There is a great deal of research aimed at better understanding transitions in alcohol and drug (AOD) use patterns across early to late adolescence;however, there are few published studies that: a) examine developmental trajectories for more than one substance (e.g., alcohol, marijuana and cigarettes);b) measure AOD use annually during both the middle school and high school years;and c) utilize a sample with substantial racial and ethnic diversity. This application responds to PA-11-016: Epidemiology and Prevention in Alcohol Research (R01), and advances the epidemiology of underage AOD use by comparing racial/ethnic groups on their trajectories of AOD use, identifying risk and protective factors that predict AOD use trajectories, and examining how AOD-related outcomes may differ for different AOD trajectories and youth of different races/ethnicities. The current proposal is a continuation of R01AA016577 (PI: D'Amico), CHOICE, a project that assessed AOD use in 16 middle schools in Southern California with five waves of data over three years. This study focuses on two cohorts (n=5117) taken from the larger sample, which are diverse in terms of gender (50% female) and racial/ethnic composition (54% Hispanic, 16% Asian, 9% multiethnic, 15% white, and 4% Black) and follows them from 6th grade to post high school with annual assessments.
Our aims are:
Aim 1. Examine AOD use trajectories as youth transition from early to late adolescence.
Aim 1 a. Examine similarities/differences in AOD use trajectories across racial/ethnic groups.
Aim 2. Examine how individual factors (e.g., expectancies, educational aspirations), family factors (e.g., family substance use, cultural values), peer factors (e.g., perceived peer use, peer approval), school factors (e.g., school-level sociodemographic composition and climate), and neighborhood factors (e.g., alcohol outlet density, SES) are associated with AOD use trajectories over time.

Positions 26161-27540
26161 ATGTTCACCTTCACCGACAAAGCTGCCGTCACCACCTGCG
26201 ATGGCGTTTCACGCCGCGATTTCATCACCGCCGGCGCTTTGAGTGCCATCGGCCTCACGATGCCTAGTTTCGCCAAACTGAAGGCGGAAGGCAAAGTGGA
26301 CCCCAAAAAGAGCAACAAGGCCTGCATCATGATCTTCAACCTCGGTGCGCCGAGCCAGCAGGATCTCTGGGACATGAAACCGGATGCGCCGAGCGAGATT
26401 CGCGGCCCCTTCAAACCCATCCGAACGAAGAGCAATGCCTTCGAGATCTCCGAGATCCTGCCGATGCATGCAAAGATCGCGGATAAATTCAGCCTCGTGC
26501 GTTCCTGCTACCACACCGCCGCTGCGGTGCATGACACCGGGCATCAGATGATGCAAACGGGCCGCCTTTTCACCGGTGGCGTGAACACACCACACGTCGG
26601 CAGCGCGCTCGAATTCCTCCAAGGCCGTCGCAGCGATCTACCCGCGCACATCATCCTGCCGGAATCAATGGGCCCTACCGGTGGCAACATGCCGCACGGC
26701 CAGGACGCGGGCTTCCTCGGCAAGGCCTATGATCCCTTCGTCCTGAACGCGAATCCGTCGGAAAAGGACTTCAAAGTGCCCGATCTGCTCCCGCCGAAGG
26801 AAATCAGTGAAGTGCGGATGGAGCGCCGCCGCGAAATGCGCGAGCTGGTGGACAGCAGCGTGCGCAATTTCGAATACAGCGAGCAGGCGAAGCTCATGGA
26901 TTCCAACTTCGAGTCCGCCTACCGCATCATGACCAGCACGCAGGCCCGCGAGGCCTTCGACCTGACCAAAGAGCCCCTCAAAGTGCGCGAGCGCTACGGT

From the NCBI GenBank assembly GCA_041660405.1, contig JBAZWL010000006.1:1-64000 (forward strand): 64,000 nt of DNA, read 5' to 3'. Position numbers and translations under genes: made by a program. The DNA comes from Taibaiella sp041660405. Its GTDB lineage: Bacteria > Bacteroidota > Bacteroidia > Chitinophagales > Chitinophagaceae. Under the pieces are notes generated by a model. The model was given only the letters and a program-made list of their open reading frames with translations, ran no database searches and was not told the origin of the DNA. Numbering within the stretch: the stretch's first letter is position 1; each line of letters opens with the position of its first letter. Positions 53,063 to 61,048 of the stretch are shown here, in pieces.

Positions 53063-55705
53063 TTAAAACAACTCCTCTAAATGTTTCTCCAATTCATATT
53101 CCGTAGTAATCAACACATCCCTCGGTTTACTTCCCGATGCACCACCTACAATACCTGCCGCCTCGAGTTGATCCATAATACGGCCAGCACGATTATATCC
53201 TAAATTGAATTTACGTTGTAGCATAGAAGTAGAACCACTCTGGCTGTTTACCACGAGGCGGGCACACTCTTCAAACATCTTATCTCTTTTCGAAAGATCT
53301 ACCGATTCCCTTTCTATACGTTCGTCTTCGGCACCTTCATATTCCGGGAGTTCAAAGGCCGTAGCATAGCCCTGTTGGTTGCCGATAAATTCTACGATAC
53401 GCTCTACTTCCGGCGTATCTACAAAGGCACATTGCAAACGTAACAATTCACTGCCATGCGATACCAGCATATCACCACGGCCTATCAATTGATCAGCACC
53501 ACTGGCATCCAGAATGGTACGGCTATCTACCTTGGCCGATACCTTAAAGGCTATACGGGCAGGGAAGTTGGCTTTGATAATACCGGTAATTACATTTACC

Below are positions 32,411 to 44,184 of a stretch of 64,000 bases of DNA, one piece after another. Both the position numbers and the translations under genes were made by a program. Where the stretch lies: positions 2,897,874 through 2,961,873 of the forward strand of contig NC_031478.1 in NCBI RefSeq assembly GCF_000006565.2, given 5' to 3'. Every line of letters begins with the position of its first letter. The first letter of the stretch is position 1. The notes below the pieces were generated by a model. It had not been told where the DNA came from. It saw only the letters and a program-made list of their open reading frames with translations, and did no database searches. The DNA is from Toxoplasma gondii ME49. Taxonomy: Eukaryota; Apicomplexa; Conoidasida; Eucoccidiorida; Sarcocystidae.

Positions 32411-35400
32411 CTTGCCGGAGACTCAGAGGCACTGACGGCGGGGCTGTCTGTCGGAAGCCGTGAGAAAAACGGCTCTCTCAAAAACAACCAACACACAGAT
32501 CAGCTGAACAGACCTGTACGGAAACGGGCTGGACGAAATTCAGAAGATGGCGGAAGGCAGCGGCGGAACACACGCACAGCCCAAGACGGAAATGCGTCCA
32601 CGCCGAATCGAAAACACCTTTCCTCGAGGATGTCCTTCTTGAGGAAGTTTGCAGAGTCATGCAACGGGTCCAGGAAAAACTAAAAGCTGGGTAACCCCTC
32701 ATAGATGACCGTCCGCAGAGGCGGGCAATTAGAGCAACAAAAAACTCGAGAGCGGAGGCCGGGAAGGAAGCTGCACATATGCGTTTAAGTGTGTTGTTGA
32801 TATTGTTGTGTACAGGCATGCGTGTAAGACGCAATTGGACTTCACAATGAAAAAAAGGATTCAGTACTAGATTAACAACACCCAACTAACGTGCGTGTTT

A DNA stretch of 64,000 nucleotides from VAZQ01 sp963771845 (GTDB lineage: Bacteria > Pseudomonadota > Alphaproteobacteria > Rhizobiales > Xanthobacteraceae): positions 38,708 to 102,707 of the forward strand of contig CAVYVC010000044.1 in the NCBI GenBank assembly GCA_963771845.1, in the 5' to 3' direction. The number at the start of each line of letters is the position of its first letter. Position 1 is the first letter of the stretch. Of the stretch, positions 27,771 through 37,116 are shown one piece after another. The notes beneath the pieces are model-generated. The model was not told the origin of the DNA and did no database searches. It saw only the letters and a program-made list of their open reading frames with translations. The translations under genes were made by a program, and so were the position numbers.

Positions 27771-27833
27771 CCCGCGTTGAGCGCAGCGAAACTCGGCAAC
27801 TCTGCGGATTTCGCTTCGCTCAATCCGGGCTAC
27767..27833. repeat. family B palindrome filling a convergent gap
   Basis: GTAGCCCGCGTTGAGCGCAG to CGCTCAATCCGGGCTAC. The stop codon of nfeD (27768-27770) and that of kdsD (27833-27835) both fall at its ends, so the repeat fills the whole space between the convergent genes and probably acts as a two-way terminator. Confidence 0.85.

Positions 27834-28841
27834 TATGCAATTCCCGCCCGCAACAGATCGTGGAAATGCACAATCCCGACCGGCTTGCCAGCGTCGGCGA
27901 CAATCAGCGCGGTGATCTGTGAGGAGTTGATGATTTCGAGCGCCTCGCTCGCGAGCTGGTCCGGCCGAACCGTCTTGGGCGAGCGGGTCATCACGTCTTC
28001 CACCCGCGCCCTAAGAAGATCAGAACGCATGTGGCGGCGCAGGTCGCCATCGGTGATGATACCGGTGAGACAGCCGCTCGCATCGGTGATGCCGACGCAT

Aim 2 a. Examine similarities and differences in how these factors affect AOD trajectories across racial/ethnic groups.
Aim 3. Examine the association of these AOD use trajectories with late adolescent outcomes in five key domains: academic achievement, delinquency, mental health, physical health and social functioning.
Aim 3 a. Examine similarities and differences in how AOD trajectories are associated with late adolescent outcomes in these five domains across racial/ethnic groups. The current study is innovative as there is little trajectory research that conducts annual assessments from early adolescence to late adolescence and assesses use across several different substances, such as alcohol, marijuana and cigarette use. Findings will significantly improve scientific knowledge in this area as they will lead to a greater understanding of racial/ethnic differences in AOD use during early to late adolescence, which could then lead to improved preventative interventions for this age group.
The proposed study will continue survey work we have been doing with a large sample of ethnically and racially diverse middle school youth by conducting four additional web-based surveys that ask about alcohol and drug (AOD) use. This will help us better understand patterns of AOD use among adolescents transitioning from middle school to high school and post high school. Because non-whites tend to experience more social and health consequences from AOD use, it is crucial to examine AOD use from early to late adolescence among non-white youth and assess how AOD use may differ for different racial/ethnic groups.